We reached out to Nicole Larocco-Skeehan, CPDT-KA, to discover more about her success in the dog training world. She is the on that board of the Certification Council for Professional Dog Trainers and runs her own company in Philadelphia called Philly Unleashed. She also is the Director of Training for a fantastic prison-dog training program called New Leash On Life. She is a leading expert in our industry and we just had to get to know her a little bit better.
You used to ride horses and teach horse camps and then you got into dog training. How did that transition go? Did you use any of your horse training skills with dogs? How was it different?
There are so many similarities between training horses and training dogs! Obviously, there are a lot of differences as well, but the transition of skills between my equine and canine training experiences was initially pointed out to me by the manager at my first training job. He and I were working dogs together and I mentioned something about horses. He quickly said “I could tell you were a rider by the way you handle dogs.”
Working horses teaches you to handle quietly and to utilize your body in a methodical and efficient manner. When riding, you must be calm, even in a stressful situation. The more loud, explosive, or frustrated you become with a horse, the more likely you are to end up on the ground instead of on the horse’s back. So working horses also teaches you to utilize body contact and space in order to teach the animal what you want from them. These things can easily transition to your work with dogs.
When you joined the Pennsylvania SPCA as Director of Animal Behavior and Training, what were your goals for the shelter? What were you able to implement to help animal behavior in the shelter?
Boy, I had no idea what I was in for when I started that job. My goals were to develop a comprehensive behavior and enrichment program for that shelter. I implemented an evaluation process, began feeding from puzzle toys, and started a walking and volunteer dog training program pretty quickly. I also started a really interesting program with clicker training the dogs in the high-security kennel (where some of the aggressive dogs or animals who were in long-term protective custody) were housed where we trained them to accept people coming up to their kennels, taking them for walks, and integrating them into playgroups if they were good candidates for it.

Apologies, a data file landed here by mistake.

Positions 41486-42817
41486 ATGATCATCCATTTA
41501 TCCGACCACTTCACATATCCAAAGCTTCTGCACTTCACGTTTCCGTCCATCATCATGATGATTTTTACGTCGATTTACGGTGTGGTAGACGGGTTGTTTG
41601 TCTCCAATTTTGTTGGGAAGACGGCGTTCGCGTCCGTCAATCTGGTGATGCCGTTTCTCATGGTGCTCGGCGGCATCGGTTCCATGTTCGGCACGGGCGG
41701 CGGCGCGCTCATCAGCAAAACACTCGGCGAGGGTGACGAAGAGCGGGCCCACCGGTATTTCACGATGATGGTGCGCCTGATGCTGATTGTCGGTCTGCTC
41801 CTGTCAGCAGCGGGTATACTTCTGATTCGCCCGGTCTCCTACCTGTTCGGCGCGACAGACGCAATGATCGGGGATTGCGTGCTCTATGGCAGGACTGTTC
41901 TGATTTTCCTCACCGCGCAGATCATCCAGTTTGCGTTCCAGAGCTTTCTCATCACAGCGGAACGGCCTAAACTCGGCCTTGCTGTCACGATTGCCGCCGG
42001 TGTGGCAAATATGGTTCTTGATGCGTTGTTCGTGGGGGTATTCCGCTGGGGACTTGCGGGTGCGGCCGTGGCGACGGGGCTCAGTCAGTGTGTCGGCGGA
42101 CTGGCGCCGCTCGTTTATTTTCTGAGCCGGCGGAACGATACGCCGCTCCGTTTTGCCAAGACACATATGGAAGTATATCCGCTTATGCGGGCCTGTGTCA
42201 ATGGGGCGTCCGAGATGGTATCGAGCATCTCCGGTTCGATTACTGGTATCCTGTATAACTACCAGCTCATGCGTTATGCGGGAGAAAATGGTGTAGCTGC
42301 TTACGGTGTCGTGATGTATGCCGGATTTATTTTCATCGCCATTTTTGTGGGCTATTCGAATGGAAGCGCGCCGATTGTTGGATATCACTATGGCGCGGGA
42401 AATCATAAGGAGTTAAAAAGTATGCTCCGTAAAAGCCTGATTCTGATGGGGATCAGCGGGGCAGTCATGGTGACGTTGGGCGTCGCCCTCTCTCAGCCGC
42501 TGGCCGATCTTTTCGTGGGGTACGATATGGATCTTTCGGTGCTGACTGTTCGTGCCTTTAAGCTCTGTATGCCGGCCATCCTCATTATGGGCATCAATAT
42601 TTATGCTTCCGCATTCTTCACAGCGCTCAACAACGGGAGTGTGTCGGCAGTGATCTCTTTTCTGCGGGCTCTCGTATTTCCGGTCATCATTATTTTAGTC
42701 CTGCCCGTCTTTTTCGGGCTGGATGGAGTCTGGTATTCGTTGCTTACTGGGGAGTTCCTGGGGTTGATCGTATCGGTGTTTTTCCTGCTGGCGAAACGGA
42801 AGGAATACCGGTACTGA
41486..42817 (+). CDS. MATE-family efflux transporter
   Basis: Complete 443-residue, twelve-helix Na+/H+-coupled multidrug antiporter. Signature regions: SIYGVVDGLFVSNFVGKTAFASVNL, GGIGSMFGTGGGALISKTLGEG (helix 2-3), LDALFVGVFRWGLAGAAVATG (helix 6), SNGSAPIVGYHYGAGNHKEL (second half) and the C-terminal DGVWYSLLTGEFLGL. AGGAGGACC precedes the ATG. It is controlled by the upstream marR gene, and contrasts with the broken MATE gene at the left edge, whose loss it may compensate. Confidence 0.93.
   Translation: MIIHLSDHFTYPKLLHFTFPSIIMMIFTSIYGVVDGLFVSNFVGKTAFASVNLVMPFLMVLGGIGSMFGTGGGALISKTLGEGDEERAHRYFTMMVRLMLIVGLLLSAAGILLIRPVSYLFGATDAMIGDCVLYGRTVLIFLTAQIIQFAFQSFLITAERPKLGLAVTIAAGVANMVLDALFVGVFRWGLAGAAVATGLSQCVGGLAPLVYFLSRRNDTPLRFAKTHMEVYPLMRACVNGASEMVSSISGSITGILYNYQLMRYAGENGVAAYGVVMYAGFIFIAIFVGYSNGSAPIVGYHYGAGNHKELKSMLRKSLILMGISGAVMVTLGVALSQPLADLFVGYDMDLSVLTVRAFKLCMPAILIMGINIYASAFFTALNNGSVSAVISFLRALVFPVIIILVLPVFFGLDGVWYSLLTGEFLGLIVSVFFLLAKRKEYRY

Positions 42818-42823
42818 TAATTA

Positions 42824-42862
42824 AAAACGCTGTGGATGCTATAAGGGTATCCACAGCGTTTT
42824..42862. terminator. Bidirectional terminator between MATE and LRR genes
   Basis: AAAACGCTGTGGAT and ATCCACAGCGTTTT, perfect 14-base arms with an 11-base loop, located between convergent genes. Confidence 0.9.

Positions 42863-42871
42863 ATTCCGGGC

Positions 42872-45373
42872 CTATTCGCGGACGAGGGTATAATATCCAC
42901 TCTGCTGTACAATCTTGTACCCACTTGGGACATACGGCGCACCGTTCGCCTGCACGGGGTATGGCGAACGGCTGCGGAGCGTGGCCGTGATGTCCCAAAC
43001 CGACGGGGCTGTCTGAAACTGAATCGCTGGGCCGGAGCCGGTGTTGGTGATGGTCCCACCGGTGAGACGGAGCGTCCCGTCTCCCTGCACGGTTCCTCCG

It looks like you’ve been featured on Animal Planet a couple of times, how was that experience? How did you get on the show?
Animal Cops: Philadelphia signed on to film the Pennsylvania SPCA while I worked there. Everyone I worked with was really excited. Filming a reality tv show is very interesting! The cameras follow you EVERYWHERE! But it was super fun! From there I did an Animal Planet special called Dogfighting: Exposed, and that was cool too!
You’re currently leading the CCPDT Facebook page and social media, how did you come about doing that? What is your favorite part about that position?
I was elected to the Board of Directors of the CCPDT in 2013, and I was quickly appointed to the head of the Professional Outreach Committee. Since then, I’ve been heading up social media. I have a lot of fun sharing articles with Certificants and just generally networking!
From your accomplishments over the last decade, it appears you’re quite the networker! What has been key to your success? What are some tips you could give to a trainer that is just starting out?
Thanks! Networking is key. Talk to your clients and get to know them. Find out where they work and who they can hook you up with. Make friends with other trainers in your area. Know that it can be a lonely profession if you are out there on your own, but it’s nice to sit around with other trainers and chat about dogs, clients, and whatever!
And if you’re starting out, get to work! There’s no secret to being a successful dog trainer; your success is directly correlated to the amount of work you do. You’re going to start at the bottom, whether you are 21 and just coming out of school, or 51 and deciding to change careers, you’re entry level. And your lifestyle will reflect that! You’re not working at a 9-5 desk job, you’re out there hustling on nights and weekends, begging friends for referrals, and stopping into local businesses to get the word out. You can make a good living being a dog trainer. . . but it’s not easy!
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